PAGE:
Goat Women author Jo Anne Beaty

Retired Waco ISD school teacher Jo Anne Beaty has teamed with local artist Joel Edwards to produce a children’s book, “The Goat Woman.”

Prompts to stimulate creativity, one aided by second graders and the other by Facebook friends, have led to a similar place: new children’s books by Waco writers.

For retired Waco Independent School District teacher Jo Anne Beaty, a real-life story shared with her students ended up in “The Goat Woman,” the first children’s book published by Baylor University Press on its 1845 Books imprint.

For Act Locally Waco director Ashley Bean Thornton, a personal monthlong challenge to see if she could write a nursery rhyme a day evolved into “Miss Bean’s New Fangled Nursery Rhymes,” a self-published fundraiser for the community nonprofit.

Beaty’s book drew on her own experience, a point she was trying to prove to a class of second and third graders at Hillcrest Elementary School more than a decade ago. Sometimes it is good to start with something that happened to us, she told her beginning writers, and shared from her childhood.

Beaty told them about growing up near Camden, Arkansas, and “the goat woman” of her childhood, a woman in disheveled, odd clothing seen tending goats in nearby Smackover who served as a convenient subject for their scary stories. As Beaty grew older, she saw the woman less as a person to fear and more as an individual who just happened to be a little different.

Smackover’s real goat woman, it turned out, came from a community of Roma, also known as Gypsies, in the Mississippi Delta. She lived in a circus truck, sang opera and played organ for a small Baptist church.

Beaty had her elementary school audience’s attention from the beginning, however, with the phrase “goat woman.”

“Their eyes would grow big,” she recalled.

To mirror a writer’s process to her class, Beaty wrote the story down, mistakes included for sharp-eyed students to catch, then in drafts that changed and improved.

She and her students moved on after the six-week writing unit, but their reaction to her story told the teacher she had struck gold in terms of reader interest. She returned to the story as a possible children’s book after retiring in 2012 from a career teaching at Parkdale Elementary School, Hillcrest and Live Oak Classical School.

The goat woman of her past became a teaching moment for her story’s main character, a 7-year-old girl named Jodie, troubled by nightmares of being pursued by a mysterious, threatening character in worn, dirty clothing and smelling of goats. Through her grandmother and a visit to a goat farm that dirtied her own clothes, Jodie sees her fears of a goat woman change to pleasant dreams populated by a flower-eating kid she names Daisy.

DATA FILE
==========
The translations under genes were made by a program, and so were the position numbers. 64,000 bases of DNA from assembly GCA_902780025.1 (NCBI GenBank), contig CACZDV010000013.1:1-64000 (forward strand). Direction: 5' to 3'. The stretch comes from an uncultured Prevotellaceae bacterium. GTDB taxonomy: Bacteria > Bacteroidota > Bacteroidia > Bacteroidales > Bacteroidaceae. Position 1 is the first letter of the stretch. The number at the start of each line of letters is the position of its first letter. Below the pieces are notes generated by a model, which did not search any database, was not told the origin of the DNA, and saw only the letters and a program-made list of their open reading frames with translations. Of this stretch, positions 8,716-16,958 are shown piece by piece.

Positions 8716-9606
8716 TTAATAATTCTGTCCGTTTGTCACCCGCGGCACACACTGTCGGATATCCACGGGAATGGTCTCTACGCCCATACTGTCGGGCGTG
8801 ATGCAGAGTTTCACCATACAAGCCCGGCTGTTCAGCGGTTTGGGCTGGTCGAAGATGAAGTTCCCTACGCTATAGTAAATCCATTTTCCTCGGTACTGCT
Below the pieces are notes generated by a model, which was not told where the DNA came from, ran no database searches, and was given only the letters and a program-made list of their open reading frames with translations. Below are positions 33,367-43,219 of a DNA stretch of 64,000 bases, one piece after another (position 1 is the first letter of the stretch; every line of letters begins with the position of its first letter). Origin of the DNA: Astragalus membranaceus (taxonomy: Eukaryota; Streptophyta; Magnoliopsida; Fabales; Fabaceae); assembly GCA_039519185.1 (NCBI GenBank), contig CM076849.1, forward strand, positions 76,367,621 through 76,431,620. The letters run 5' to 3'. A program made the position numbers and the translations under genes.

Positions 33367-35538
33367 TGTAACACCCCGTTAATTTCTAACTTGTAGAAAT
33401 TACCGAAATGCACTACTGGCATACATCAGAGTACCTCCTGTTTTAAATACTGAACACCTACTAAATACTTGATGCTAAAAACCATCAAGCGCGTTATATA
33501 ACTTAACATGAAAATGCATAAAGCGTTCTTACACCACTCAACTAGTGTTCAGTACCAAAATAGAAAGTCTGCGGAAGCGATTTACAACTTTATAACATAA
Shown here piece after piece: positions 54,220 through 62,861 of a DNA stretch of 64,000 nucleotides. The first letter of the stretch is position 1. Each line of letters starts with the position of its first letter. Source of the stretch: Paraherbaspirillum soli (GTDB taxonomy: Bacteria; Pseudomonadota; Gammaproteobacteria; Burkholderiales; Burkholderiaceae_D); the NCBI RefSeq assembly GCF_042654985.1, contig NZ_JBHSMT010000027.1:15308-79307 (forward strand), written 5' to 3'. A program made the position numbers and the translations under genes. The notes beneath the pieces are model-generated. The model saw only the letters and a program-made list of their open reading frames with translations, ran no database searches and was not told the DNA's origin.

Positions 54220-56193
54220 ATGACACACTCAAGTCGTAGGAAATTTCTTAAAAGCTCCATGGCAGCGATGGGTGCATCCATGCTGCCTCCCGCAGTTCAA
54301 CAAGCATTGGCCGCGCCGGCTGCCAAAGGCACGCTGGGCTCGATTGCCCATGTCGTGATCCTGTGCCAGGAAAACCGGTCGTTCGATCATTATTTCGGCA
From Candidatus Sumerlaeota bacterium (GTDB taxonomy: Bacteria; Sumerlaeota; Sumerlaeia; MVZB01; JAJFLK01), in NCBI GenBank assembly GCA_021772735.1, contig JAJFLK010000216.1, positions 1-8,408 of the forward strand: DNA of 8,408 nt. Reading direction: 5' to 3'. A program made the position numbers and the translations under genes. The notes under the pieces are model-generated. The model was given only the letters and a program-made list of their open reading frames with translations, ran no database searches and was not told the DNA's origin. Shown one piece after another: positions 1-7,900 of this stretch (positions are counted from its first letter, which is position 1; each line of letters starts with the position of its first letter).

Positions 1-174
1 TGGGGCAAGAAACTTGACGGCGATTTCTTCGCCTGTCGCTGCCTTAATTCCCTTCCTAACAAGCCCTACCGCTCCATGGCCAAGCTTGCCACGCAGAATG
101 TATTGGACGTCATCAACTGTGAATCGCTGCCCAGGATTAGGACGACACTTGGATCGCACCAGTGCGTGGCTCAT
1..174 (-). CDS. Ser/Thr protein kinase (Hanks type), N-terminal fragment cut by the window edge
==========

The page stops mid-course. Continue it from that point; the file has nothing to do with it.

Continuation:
“Sometimes we’re afraid of the wrong things,” Beaty said.

The former school teacher used illustrations from her students for her original “Goat Woman,” but asked Waco artist Joel Edwards to illustrate her book, asking him to minimize the people pictured to give readers room to imagine their own.

Edwards created his illustrations on a digital tablet. He said his philosophy of painting — leaving room for a viewer to supply details from their experience — neatly dovetailed with Beaty’s idea on readers’ imagination.

childrens books - Ashley Bean Thornton

Act Locally Waco’s Ashley Bean Thornton turned a personal writing challenge — a nursery rhyme a day for a month — into a children’s book.

Thornton’s book came from a personal challenge to write a nursery rhyme every day for a month, she said. Coming up with a limerick or rhymed verse often required a broad range of subjects.

“The first thing you learn is not to be super-picky,” Thornton said with a laugh. “I’d write about ‘What did I see today? A squirrel! A tree!’ ”

She shared her challenge on Facebook, and after finishing her challenge, she had 30 contemporary nursery rhymes — and readers on Facebook leaning on her to print them.

Two years ago, Thornton had written two stories in the short children’s book “Bad Friends and Monsters” as a fundraiser for J.H. Hines Elementary School. So when friends encouraged her to publish, she agreed, doing it as a fundraiser for Act Locally Waco, with illustrations by Waco graphic designer Sal Velasco. Her self-published book came out last month.

Both Thornton and Beaty have been busy in recent weeks, signing copies of their books, reading their work and visiting with readers. Both books are available locally, “The Goat Woman” at Barnes & Noble Booksellers, Fabled Bookshop & Cafe and Cultivate 7twelve, as well as at amazon.com, and “Miss Bean’s New Fangled Nursery Rhymes” at White Elephant, Cultivate 7twelve and the Waco Downtown Farmers Market.

A veteran reader to children, Beaty has read “The Goat Woman” to students at area elementary schools, the Waco-McLennan County Library, her high school class reunion and local bookstores and shops. Her favorite audience, however, was one closest to her heart.

“I read it to my grandchildren,” she said. “That was the best thing.”

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